Sunday, June 29, 2008
Saturday, June 28, 2008
"There are saints, and there are excellent saints. Now those are the excellent ones, that are most rich in heavenly treasures; and these you should make your bosom friends, your choicest companions: Prov. 13:20, 'He that walketh with the wise men shall be wise;' that is, he shall be more wise, more humble, more holy, and more abounding in spiritual riches. Not he that talks with the wise, nor he that commends the wise, nor he that takes a step or two with the wise that shall be wise, but he that gives up himself to the society and company of the wise, that shall be more and more wise, gracious and holy. He that cometh where sweet spices or ointments are stirring, doth carry away some of the sweet savour, though himself think not of it. The spouse's lips drop as the honeycomb: Cant. 4:10, 'The tongue of the just is as choice silver,' he scatters pearls, he throws abroad treasures where he comes: Prov. 15:7, 'The lips of the wise disperse knowledge.'
Christ says his spouse's lips are like a thread of scarlet, with talking of nothing but a crucified Christ; and thin like a thread, not swelled with other vain and wicked discourses."
Thomas Brooks - Photo by Matusciac Alex
Thursday, June 26, 2008
" I have read of one that did not fear what he did, nor what he suffered, so he might get riches; 'For,' saith he, 'men do not ask how good one is, or how gracious one is, but how rich one is.' Oh, Sirs! the day is a-coming when God will ask how rich your souls are; how rich you are in faith, in wisdom, in knowledge, in fear, etc.; and not how rich you are in money, or in jewels, or in land, or in goods, but how rich are you in grace; which should provoke your souls to strive in the face of all discouragements to be rich in grace. What will not the merchant do, and mariner do, for those temporal riches? Oh the dangers, the hazards, the tempests, the storms, the deaths that they run through for earthly riches, which are never without their sting! And shall not Christians labor in the face of all oppositions after spiritual riches?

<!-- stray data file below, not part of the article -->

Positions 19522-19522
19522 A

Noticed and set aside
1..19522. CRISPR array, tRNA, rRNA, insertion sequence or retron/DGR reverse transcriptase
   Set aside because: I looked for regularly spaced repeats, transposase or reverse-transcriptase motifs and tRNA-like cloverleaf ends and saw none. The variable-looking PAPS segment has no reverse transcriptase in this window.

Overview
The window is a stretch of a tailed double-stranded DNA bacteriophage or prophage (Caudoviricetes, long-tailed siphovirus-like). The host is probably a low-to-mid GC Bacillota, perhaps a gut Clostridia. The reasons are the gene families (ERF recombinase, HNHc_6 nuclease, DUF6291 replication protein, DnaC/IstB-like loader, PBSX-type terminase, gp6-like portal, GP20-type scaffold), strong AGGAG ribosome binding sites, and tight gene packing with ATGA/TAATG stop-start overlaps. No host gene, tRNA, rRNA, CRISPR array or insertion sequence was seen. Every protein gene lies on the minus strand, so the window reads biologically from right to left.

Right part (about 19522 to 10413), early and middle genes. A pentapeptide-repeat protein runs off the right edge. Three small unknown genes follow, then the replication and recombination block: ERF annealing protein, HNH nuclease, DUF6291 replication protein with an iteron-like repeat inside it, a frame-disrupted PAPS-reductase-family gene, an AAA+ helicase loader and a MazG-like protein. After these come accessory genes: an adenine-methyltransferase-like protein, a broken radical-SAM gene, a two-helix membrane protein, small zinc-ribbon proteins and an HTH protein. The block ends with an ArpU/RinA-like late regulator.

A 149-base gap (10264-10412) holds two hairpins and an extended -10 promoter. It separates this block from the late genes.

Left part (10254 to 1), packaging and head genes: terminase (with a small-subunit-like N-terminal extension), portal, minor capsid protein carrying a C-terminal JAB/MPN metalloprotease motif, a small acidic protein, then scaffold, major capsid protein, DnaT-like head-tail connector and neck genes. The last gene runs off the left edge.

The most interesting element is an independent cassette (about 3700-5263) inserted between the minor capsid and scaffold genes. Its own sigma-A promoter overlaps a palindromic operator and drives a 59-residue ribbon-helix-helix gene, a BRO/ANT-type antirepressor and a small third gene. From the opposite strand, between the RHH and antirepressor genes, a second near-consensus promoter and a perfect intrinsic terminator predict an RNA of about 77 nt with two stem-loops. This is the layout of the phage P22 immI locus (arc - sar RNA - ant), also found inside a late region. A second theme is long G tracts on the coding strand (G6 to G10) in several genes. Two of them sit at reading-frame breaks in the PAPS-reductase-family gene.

It is reported of Vevessan the lawyer, that he should say, 'He that will not venture his body can never be valiant; and he that will not venture his soul will never be rich.' I am sure that man that will not venture, and venture hard, in the face of all discouragements, to be spiritually rich, will never be rich. He may be good in the main, and may go to heaven in a storm; but he will never be rich in spirituals, that will not venture himself to the uttermost for the gain of spiritual riches."
Thomas Brooks - Painting by Christopher Walker
Wednesday, June 25, 2008
Alonzo Cano, the Spanish sculptor, completed a beautiful statue in twenty-five days. When the sordid merchant who had employed him wished to pay him by the day, he cried out, indignantly, “Wretch! I have been at work twenty-five years, learning to make this stature in twenty-five days.”
It is said that the greatest sermon ever preached by Dr. Lyman Beecher, the father of Henry, -- one of the most powerful pulpit orators in America, -- was one on “The Government of God.” When asked, as he descended the pulpit steps, how long it took him to prepare that sermon, he replied, “About forty years, sir.”